The Comeback Kid: Australia’s Top 25 merlots
Merlot’s unloved image in Australia got a bit of a cuddle last year.
A mainstay of Australia’s red grape crush, merlot was the lowest ranked of any Australian wine show class bar moscato in 2017 with a medal strike rate of just 48 per cent.
But the grape could be in for a re-rating. Australian wine show judges marked up merlot exhibits by nearly half a point last year. The average merlot exhibit at an Australian show still scored less than the threshold for a bronze medal (85 points) but the trend was favourable nonetheless considering NZ wine show judges marked their own merlots down by almost a full point in the same year.
Merlot still has a lot of ground to make up. By way of comparison, Australian pinot noir exhibits typically attracted a full two-point advantage over their dowdy peers in 2018. Even chardonnay – a wine show class spanning thousands of entries of massively varying quality – typically scores nearly two points better. The average wine show score in 2017 was 86 points.
There are several reasons given for merlot’s underperformance in Australia. Most attribute poor clonal selection or climactic challenges for a grape that’s sensitive to both wet soils and high temperatures.
Perhaps it’s also because of merlot’s relative unimportance in Australia. The grape’s main claim to fame is as a companion grape to cabernet in the great Bordeaux blends of France. Merlot’s rounder, softer characteristics typically fill the hole in cabernet’s donut-like palate. That can be especially important in colder seasons that threaten cabernet’s need for lots of late-season sun.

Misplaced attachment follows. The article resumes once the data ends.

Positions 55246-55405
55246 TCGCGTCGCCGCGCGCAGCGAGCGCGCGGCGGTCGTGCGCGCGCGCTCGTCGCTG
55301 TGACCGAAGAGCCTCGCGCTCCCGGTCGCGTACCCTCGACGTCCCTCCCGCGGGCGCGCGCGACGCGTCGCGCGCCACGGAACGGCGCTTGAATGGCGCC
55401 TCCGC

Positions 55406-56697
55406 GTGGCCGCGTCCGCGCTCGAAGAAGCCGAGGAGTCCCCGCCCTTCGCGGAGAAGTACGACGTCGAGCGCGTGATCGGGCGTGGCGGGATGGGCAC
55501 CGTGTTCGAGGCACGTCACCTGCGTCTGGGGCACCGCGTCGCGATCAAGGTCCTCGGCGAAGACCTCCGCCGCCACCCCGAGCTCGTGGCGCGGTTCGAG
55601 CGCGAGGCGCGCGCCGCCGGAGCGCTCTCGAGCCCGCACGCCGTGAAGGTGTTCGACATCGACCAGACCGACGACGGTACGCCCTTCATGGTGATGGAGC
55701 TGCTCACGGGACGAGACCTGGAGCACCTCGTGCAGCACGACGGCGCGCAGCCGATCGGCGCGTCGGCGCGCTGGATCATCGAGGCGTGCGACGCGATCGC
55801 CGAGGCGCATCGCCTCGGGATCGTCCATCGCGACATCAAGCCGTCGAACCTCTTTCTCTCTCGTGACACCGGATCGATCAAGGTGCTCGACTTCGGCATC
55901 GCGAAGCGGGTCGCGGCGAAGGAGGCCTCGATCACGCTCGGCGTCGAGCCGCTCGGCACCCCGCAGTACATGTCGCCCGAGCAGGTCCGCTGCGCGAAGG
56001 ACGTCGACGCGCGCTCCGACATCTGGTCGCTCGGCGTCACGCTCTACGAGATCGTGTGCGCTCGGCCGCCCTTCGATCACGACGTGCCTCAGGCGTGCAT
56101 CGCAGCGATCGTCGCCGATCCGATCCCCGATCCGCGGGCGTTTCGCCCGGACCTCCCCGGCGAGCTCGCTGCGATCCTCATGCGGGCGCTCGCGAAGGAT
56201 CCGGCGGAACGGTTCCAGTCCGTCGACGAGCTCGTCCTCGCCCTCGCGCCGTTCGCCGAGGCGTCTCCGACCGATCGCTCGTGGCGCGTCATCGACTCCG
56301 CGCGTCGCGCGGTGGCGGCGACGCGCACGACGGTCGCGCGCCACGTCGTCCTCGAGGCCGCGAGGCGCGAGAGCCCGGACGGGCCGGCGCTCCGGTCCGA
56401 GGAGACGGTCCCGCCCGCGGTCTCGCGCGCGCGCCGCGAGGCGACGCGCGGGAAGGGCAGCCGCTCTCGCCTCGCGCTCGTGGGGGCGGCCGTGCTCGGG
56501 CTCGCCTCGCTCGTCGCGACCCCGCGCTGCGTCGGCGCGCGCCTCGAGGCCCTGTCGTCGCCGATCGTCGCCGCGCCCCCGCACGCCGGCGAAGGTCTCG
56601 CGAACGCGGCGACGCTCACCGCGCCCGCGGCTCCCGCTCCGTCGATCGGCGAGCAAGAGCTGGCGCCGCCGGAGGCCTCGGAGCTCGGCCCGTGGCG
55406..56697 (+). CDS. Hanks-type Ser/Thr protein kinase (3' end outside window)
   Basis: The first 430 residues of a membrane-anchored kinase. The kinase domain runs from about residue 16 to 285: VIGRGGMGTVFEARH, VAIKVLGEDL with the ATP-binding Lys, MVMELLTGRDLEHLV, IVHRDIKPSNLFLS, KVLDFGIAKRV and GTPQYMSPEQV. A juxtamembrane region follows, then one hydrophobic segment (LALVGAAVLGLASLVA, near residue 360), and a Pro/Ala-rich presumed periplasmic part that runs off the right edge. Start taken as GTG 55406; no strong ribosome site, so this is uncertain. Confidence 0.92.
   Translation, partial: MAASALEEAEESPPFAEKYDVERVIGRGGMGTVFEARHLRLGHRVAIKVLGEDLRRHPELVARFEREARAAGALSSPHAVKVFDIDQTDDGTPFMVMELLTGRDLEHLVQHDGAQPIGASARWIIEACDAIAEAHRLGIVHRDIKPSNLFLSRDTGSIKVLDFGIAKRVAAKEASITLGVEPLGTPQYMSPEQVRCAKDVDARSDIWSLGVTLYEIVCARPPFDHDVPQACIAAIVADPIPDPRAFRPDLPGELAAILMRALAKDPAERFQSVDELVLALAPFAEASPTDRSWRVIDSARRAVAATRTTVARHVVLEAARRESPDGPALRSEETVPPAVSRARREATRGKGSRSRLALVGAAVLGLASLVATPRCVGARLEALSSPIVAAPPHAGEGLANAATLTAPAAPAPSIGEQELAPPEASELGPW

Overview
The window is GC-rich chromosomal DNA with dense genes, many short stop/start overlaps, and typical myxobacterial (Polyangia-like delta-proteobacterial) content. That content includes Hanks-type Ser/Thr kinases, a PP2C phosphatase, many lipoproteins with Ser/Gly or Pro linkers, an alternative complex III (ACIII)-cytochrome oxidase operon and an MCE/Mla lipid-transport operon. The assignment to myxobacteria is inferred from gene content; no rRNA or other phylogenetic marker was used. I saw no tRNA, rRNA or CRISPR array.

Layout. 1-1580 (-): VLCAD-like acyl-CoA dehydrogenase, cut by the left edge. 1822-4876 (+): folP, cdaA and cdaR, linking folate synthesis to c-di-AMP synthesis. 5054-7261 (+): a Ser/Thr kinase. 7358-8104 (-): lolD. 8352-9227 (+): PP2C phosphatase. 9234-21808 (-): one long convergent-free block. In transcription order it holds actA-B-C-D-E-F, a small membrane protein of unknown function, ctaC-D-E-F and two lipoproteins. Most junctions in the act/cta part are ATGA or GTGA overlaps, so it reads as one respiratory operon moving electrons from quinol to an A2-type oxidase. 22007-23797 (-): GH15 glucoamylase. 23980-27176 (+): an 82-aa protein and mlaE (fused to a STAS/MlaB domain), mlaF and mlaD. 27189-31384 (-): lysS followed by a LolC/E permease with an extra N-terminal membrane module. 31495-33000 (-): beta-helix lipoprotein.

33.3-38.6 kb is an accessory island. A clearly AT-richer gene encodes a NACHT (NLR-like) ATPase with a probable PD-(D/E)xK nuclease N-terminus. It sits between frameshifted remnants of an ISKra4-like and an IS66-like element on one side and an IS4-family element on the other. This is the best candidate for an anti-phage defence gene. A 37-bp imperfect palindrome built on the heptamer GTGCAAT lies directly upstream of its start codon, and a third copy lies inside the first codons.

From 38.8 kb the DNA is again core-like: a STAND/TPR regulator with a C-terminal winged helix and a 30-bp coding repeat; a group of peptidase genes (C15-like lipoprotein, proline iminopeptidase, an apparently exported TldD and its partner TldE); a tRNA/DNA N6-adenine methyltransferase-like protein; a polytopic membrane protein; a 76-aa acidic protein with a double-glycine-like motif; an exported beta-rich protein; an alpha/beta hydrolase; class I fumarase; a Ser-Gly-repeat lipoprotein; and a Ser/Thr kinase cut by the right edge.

But that’s not usually a problem in Australia’s warm climate where cabernet can reach its full potential without the need for blending. For all these reasons merlot fans are probably best advised to look across the Tasman where more temperate climes both suit the grape better and necessitate its presence in cabernet blends.
Kiwi judges rated their own merlots more than three points higher than Australian judges did local examples in 2018. However that was a significantly narrower gap than in 2017 when kiwi merlots were typically ranked judged to be 4.4 points better – almost a full medal class.
Wine show judges assessed 276 merlots in Australia and NZ last year. Here are the top 25:
|1||Taylors Merlot 2017|
|2||Majella Merlot 2016|
|3||Leconfield Coonawarra Merlot 2017|
|4||George Wyndham Bin 999 Merlot 2017|
|5||Four Sisters Merlot 2016|
|6||Amberley Merlot 2017|
|7||Yellow Tail Reserve Merlot 2016|
|8||Richard Hamilton ‘Lot 148’ Merlot 2016|
|9||Tamburlaine Orange Reserve Merlot 2017|
|10||De Bortoli La Bossa Merlot 2017|
|11||Dee Vine “Estate Range” Merlot 2018|
|12||Dee Vine 2 Monkeys Merlot 2018|
|13||Bird in Hand Merlot 2016|
|14||Nannup Ridge Merlot 2015|
|15||Brown Brothers 18 Eighty Nine Merlot 2016|
|16||Artwine The Doghouse Merlot 2017|
|17||Blue Pyrenees Merlot 2015|
|18||Shaw Family Vintners Moonraker Merlot 2016|
|19||Smith & Hooper Merlot 2015|
|20||Kingston Merlot 2017|
|21||Mount Avoca Organic “Estate” Merlot 2017|
|22||Jacob’s Creek Classic Merlot 2017|
|23||Patritti Blewitt Springs Estate Merlot 2017|
|24||Aldi Stores Claire Creek Merlot 2017|
|25||Yellow Tail Merlot 2017|